Foreclosure Laws in Ohio (OH)Topic: Foreclosure
Ohio is a judicial or in court only foreclosure state. This means that the bank must petition a judge to move forward to sell a house attached as security to mortgage in default to try and get the money owed that is not being paid. This means that the court decides how much a home owner in difficulty must pay. Is also sets a time frame, usually a fairly short one, in which the home owner needs to come up with that amount.
If the homeowner cannot pay that money during the allotted time, the clerk of the court must advertise the home for sale. Three different appraisals of the property are required to be conducted before the scheduled sale date. These appraisals must be performed by professionals who have no interest or other connection to the home being appraised. The minimum asking price, or the least amount it can be sold for must be no less than two thirds of the appraised value that has been sent to and filed with the court. The sale is held at the court house for the county in which the property is located. Prior to the scheduled sale date, an advertisement, announcing the sale date, time, place and terms of the auction for the home must be run in a local paper. This advertisement must be run at least once a week for three weeks consecutively in the weeks leading up tot the scheduled sale date, the paper in which the ad is to be run must name general circulation in the county win which the home is located. The county sheriff will officiate at the auction. The opening bid will be that two thirds value established by the three appraisals. The person offering the highest price will be awarded the property by the sheriff.
Lenders do have the right in Ohio to see a deficiency judgment. This means that if the bank feels that the money generated by the sheriff's sale has no other assets worth pursuing by the bank. Deficiency judgments are therefore rarely sought. The average amount of time for a foreclosure to run its full course in Ohio is 150 days. I could find no specifics on how the funds for the winning purchase are to be paid. Ohio foreclosure law does state the court will punish the winning bidder who fails to pay that bid by finding them in contempt of court. That sounds pretty severe. So, in Ohio make sure you can pay, if you are the highest bidder at the sale.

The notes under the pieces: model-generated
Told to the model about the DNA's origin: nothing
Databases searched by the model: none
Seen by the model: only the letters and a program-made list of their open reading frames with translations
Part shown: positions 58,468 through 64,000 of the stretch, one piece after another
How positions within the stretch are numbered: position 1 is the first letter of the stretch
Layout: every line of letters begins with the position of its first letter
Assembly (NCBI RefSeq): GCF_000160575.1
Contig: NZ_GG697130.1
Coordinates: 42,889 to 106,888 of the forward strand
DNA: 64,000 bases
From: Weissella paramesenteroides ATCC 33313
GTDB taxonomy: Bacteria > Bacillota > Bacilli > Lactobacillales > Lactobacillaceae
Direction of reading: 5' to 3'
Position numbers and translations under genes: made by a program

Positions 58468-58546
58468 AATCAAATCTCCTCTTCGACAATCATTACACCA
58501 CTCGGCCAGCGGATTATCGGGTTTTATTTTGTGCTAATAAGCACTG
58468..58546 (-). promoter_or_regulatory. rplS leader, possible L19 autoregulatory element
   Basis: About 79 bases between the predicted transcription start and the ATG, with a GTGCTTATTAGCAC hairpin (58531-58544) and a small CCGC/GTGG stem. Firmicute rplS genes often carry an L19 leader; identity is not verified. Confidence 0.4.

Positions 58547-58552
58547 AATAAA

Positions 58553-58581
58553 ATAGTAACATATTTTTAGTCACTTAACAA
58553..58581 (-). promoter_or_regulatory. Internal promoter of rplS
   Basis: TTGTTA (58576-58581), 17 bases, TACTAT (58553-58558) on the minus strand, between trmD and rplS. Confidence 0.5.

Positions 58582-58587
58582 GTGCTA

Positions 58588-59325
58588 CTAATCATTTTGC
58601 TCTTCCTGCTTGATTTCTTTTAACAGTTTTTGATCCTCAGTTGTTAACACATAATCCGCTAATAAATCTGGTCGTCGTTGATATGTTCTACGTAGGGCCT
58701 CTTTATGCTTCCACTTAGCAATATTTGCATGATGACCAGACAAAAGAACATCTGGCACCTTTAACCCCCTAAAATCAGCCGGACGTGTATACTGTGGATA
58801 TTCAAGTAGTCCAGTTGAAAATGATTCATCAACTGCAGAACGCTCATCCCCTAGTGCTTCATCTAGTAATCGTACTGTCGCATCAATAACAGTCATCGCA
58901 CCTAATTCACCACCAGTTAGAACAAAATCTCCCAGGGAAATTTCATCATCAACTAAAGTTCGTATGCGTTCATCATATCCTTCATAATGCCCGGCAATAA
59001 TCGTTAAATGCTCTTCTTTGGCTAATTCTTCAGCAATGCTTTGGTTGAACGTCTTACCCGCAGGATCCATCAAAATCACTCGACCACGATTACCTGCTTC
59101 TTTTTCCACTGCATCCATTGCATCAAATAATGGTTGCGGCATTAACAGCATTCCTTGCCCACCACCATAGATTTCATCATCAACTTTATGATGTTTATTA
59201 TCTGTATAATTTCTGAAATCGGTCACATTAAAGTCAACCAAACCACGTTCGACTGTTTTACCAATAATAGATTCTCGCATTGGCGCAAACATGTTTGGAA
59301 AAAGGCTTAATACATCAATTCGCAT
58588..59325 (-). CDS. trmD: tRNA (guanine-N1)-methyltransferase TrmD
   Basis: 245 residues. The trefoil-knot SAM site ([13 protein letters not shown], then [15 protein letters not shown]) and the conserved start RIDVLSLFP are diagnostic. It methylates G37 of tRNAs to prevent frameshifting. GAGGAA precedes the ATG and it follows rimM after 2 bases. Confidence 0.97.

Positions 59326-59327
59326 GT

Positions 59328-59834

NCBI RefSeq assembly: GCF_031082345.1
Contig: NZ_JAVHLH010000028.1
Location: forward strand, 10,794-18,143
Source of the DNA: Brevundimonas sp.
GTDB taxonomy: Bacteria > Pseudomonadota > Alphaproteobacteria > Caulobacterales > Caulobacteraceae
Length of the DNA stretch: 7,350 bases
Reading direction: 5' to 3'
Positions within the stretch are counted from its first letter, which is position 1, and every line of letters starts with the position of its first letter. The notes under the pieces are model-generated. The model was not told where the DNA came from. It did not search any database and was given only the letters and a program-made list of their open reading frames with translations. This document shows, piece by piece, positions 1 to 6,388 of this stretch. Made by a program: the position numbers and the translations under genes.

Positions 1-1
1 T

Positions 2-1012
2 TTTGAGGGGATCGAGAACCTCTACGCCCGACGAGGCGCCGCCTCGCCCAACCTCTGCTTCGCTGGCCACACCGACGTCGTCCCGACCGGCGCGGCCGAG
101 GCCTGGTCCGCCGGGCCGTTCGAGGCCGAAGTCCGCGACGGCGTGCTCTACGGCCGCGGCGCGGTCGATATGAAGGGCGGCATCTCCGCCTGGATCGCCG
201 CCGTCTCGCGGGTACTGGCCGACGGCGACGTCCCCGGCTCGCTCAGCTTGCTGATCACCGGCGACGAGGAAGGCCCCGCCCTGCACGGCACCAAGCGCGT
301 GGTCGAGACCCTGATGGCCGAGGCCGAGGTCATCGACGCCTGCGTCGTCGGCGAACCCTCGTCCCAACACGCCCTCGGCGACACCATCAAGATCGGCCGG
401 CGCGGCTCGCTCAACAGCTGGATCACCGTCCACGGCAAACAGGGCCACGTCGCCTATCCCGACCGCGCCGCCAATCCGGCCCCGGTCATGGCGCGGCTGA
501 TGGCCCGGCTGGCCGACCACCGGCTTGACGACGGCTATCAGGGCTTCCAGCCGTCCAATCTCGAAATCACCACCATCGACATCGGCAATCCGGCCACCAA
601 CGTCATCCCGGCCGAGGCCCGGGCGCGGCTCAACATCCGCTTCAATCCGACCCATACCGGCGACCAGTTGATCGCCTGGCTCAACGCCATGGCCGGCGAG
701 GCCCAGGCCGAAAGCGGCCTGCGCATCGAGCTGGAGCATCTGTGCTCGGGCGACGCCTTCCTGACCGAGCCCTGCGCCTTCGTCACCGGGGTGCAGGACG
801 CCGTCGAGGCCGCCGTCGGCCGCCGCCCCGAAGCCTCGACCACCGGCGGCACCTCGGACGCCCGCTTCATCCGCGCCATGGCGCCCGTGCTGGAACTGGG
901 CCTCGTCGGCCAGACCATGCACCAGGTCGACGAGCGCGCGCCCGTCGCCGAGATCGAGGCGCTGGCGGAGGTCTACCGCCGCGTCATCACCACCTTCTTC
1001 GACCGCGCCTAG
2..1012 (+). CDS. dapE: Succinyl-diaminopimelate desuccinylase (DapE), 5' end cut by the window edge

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Everyone has given you really great advcie so far. People think they can buy realestate and get rich! They forget that furnaces blow and roofs leak. You already have that experience as a property manager and that is a good start. The thing that no one tells you is that investing in real estate is a long term goal. Not get rich quick. Unless you have a lot of cash and can buy properties outright the profit starts real slow. With our current economic situation rents won't go up very fast. The idea of investing is after say 15- 20 years the investments start paying off. If you are smart about it you try to pay down the mortgages as fast as you can. Don't over leverage yourself or you will lose everything. You have to build your foundation with a strong base.You will work really hard for a long time for nothing. You will probably need to keep a regular job for a while. Some of these forclosures are really great. Even if purchased at 50% of value you won't recieve enough to quit your job. You need to have down payment money otherwise it takes money to make money. The current foreclosure market just froze up with all this bail out stuff. All I see is the short sale and foreclosure market drying right up. Good luck! Don't be foolish and know your local laws regarding tenants and landlords.
Got it! Thanks a lot again for hlepnig me out!
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